Tuesday, February 18th, 2020

Blossoms – The Keeper

“Keep it,” more like…


[Video]
[4.33]

Scott Mildenhall: The sheer unselfconscious, unpretentious pop-mindedness of Blossoms is continually refreshing, and unsurprisingly just what radio programmers want. There seems an almost perfect through-line between Ian Broudie’s association with The Coral and James Skelly’s association with them, and “The Keeper” keeps it running. Its joy is an antidote to a pop landscape so lacking in sun that the world risks rickets, its sentiments pared down to the purest remedy. That’s not to say it lacks lyrical instincts — the elemental “until we’re bones” displays the band’s leftward eye on top of their melodic ear — but Blossoms’ primary concern, quite generously, appears to be raising spirits.
[8]

Joshua Minsoo Kim: A song this cheery feels strange in 2020, like it was jettisoned from some prelapsarian era. My knee-jerk annoyance tells me that maybe I should appreciate its existence. “The Keeper” survives its runtime strictly because of its optimism — I’m envious.
[5]

Tim de Reuse: Peppy kitsch so committed to an ultra-sleek, historically-revised britpop aesthetic that it forgets to have any other attributes at all. It’s that one guy at the office whose infallible Monday-morning cheer gets under your skin. It tastes like a sugar cube.
[4]

Edward Okulicz: What a capital knees-up this was going to be until it went wrong: the choir is ick, and Tom Ogden’s voice has an air of defeat about it that goes against the choir, which is also ick.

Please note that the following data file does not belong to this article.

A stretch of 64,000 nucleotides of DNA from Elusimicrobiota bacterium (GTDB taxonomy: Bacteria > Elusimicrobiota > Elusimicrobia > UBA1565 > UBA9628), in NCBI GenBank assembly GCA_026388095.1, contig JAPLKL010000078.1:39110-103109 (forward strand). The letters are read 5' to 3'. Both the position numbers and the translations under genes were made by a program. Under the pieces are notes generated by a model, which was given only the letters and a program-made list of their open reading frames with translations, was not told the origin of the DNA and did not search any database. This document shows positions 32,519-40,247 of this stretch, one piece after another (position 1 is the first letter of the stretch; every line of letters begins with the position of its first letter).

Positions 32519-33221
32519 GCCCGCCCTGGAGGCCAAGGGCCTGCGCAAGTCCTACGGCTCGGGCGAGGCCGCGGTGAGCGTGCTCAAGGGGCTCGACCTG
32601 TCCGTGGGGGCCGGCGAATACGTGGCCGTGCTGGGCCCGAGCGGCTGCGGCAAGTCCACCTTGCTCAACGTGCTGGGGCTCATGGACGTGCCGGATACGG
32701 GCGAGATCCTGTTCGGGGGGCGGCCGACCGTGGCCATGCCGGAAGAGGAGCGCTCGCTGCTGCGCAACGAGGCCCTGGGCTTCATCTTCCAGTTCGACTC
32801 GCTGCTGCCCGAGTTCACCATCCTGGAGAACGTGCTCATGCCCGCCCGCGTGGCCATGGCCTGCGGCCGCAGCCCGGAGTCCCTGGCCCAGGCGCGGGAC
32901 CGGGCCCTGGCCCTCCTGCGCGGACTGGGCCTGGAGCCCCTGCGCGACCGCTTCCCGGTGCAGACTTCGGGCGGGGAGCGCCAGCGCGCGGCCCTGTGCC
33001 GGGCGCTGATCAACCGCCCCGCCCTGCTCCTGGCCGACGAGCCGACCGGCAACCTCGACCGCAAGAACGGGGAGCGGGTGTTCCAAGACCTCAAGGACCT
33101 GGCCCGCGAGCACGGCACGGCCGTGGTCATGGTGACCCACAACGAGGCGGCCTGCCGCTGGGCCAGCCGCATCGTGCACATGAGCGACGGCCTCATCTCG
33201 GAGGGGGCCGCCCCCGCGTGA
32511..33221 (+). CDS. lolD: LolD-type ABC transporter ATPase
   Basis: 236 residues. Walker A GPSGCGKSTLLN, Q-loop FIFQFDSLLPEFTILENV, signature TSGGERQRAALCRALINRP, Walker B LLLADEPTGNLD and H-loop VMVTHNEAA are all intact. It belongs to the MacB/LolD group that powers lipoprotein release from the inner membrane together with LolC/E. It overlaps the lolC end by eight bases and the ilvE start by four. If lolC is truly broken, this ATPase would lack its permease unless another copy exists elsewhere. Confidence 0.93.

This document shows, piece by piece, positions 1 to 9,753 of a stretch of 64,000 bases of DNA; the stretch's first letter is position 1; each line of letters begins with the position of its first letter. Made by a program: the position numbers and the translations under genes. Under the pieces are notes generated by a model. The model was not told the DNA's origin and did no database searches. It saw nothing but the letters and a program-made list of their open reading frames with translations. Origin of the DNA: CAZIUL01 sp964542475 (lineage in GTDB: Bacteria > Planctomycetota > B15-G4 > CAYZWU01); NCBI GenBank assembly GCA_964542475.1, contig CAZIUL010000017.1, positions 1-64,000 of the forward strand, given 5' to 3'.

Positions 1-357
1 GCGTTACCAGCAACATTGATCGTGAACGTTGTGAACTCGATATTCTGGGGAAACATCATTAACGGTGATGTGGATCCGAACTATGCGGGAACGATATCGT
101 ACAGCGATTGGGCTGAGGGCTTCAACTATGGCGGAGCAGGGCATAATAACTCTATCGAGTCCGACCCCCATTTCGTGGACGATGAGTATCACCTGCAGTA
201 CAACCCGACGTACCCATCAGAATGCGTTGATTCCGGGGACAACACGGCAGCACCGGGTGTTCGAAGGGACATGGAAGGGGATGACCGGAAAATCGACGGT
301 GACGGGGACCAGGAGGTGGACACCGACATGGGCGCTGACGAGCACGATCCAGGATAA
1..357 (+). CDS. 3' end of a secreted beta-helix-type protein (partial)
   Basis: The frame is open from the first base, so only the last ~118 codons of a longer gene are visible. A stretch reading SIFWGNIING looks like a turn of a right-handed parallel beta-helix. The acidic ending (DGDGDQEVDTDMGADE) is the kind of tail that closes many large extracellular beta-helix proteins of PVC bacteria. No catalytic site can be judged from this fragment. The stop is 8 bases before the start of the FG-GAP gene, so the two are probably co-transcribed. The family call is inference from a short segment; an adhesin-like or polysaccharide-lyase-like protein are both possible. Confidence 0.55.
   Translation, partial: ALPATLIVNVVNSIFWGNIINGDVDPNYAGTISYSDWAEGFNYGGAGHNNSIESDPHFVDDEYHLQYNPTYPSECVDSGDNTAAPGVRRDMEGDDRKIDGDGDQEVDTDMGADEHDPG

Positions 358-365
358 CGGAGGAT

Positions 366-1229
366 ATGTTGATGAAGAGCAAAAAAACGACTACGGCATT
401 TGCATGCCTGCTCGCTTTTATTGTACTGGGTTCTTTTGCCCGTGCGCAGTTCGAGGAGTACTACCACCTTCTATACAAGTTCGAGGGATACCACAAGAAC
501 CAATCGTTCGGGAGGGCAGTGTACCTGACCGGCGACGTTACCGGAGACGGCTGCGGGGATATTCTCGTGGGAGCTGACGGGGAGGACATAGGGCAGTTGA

[3]

Thomas Inskeep: Yeah, the world definitely needs more singles by British rock bands anchored in piano, featuring gospel choirs. Definitely.
[2]

Alfred Soto: This mass-chorused bilge became a quaint anachronism n 2014, no? No?
[3]

Oliver Maier: Thank you, Blossoms, for keeping my faint nostalgia for cheesy pop rock dominance in check with this simpering, underwritten rubbish. The world does not need another Take That.
[3]

Ian Mathers: Sonically this is nothing if not nice — that piano, that choir, those subtle strings, sure. I just wish the whole vibe didn’t remind me of a bunch of America-loving Brit bands that the NME I read as an addled youth wasted so much breath praising, and that the lead singer’s affect didn’t somehow strike me as tiresome. The result is that whenever we get to “let’s spend this life as one/until we’re bones” it registers to me as bathetic, which I assume isn’t the goal.
[4]

Brad Shoup: I’m constantly fooled by barreling piano pop, and I’m overrating this accordingly. (Is this an example of pedal point, or is that four-on-the-floor piano/bass stomp cheating?) This is worship pop, or perhaps a testament to the influence of the “All These Things That I’ve Done” bridge. Incredible whiff, not titling this “Until We’re Bones” though.
[7]

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